Like the layers that the characters navigate through, the film is equally layered with engaging subplots that expand the depth and breadth of the characters involved, the largest one involving the mystery behind the disappearance of Cobb's wife Mal (Marion Cotillard) who now lives only in Cobb's subconscious, and always find a way to thwart his grand plans, making Cobb more of a liability with this unspoken handicap that gets worse as the challenges facing the team grows. The story unfolds like a planning of that perennial big bank heist job, with conflicts between members, the building of skills and the meticulous planning all coming together with so many external variables, that seeks to test the skills of every member to the extreme. And that's what makes the film so brilliantly engaging, while dealing with emotions and romance, obssession and selfishness, which if I may jest, seem to reflect a side of modern day relationships where sometimes one can get tired and need to seek an exit from constantly being with someone else, 24 hours a day, with nobody around.

DiCaprio with his name sprawled over the poster above the other cast, delivers that pitch perfect flawed lead character that Nolan has a knack to create, and brought to life by DiCaprio's performance, having the actor showcase a wide range of emotions as a man desperate to hold onto what he deems dear, with hidden secrets so jealously guarded, living and repeating his pain through the constant re-visits to his memory, breaking all rules of the game as told to his protege Ariadne. Ellen Page holds her own against the seasoned thespian in two scenes which is bound to generate some gasps for the special effects generated as she picks up the necessary skills for the job, in what would be a Neo-like discovery of how seductive a limitless world could be.

I can't rave enough of how Nolan got to elicit wonderful performances from his cast of stars, where little nuances can mean so much, without even saying a word. A flick of the eyebrow, a glance at someone, paint that picture to tell a thousand words. Better yet, Nolan's own ability to hold your attention with his storytelling ability and delivering no less than four stunningly created realms all happening simultaneously, each with another as a constraint or a condition to kickstart a chain of events. You're always left guessing whether the team can accomplish their mission, and there's always that constant threat of danger that seeks to derail everything they thought of in their combined state of comatose, What George Lucas does with those simultaneous theatres of war in the finale of each of his Star Wars films, Nolan does it better with just this one, as he puts that grip around you as we flit from one stage to another. There's absolutely nothing quite like the experience of having seen something great, and want to savour it all over again soon.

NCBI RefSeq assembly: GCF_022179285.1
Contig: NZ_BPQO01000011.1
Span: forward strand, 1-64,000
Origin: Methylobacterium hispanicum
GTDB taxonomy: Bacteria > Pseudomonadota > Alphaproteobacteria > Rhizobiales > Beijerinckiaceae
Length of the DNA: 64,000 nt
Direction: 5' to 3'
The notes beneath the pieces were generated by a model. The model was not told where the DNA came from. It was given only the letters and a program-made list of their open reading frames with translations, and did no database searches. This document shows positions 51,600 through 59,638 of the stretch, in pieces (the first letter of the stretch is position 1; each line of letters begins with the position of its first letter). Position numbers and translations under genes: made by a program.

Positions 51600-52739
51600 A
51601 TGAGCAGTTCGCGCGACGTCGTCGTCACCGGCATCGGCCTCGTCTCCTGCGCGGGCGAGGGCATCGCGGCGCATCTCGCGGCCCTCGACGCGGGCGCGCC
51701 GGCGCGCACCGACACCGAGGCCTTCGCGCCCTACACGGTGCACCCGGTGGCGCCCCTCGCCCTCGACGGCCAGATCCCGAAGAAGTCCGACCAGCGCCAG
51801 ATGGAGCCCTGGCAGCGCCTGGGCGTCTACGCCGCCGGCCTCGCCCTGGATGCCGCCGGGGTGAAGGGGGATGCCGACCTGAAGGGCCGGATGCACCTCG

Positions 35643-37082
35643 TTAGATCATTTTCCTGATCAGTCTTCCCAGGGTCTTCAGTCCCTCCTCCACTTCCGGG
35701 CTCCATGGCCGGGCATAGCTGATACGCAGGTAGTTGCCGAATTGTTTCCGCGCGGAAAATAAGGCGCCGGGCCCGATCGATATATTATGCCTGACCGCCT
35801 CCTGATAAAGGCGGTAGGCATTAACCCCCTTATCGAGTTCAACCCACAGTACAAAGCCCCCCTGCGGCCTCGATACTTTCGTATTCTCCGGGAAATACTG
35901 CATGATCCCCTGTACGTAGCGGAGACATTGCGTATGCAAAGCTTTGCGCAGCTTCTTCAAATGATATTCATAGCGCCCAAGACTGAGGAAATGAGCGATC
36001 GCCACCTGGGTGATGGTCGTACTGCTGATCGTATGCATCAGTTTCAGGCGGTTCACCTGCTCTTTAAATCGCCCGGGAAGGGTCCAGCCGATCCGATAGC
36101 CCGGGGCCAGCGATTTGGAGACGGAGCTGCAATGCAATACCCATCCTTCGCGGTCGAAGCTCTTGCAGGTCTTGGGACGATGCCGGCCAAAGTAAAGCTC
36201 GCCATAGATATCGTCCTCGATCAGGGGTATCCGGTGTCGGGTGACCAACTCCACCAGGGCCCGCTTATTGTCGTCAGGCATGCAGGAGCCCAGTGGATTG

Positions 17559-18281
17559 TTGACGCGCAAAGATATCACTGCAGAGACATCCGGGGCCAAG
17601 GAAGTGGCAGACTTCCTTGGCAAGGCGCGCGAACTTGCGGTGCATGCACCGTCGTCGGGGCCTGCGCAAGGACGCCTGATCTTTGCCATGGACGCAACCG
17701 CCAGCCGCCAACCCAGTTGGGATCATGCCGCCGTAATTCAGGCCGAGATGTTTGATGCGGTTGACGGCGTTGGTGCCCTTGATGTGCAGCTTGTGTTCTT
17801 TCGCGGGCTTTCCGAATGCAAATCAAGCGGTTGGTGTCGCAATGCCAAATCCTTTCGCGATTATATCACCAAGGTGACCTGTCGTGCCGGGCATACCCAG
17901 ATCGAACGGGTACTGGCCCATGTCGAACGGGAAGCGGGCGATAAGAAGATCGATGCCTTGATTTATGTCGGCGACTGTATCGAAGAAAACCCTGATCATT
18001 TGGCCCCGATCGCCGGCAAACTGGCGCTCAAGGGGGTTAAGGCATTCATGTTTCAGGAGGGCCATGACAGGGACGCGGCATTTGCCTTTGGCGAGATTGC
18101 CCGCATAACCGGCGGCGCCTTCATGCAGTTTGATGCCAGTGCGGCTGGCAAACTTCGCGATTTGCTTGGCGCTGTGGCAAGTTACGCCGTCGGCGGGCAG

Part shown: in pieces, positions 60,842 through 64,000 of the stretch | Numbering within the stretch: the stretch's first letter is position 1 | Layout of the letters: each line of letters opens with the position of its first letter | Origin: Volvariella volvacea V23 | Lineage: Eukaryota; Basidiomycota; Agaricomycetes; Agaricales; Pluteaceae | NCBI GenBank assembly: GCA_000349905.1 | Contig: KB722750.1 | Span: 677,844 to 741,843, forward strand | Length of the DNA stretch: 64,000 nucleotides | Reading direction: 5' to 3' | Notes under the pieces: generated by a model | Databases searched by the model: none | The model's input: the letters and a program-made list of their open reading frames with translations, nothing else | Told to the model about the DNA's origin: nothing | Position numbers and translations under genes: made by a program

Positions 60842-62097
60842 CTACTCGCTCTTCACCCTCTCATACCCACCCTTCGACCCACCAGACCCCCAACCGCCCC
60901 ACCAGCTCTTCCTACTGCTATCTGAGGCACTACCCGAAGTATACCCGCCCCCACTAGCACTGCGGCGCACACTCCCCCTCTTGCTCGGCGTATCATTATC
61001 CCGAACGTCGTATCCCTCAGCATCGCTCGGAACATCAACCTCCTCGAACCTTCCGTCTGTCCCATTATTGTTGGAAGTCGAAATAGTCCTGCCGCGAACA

Inception is best experienced on the big screen, and Christopher Nolan has done the ultimate in performing just what the characters of Inception had set out to do, sowing the seed of a premise and concept that holds so much promise, then delivering that promise with aplomb, so much so that you'll want to continue living in that world created by the cognitive senses interpreting what's on screen, then fantasizing on it a lot more with the subconscious. Inception is definitely one of the best this year, if not THE best film of 2010 thus far. Don't miss this film!

Get Outta My Dream!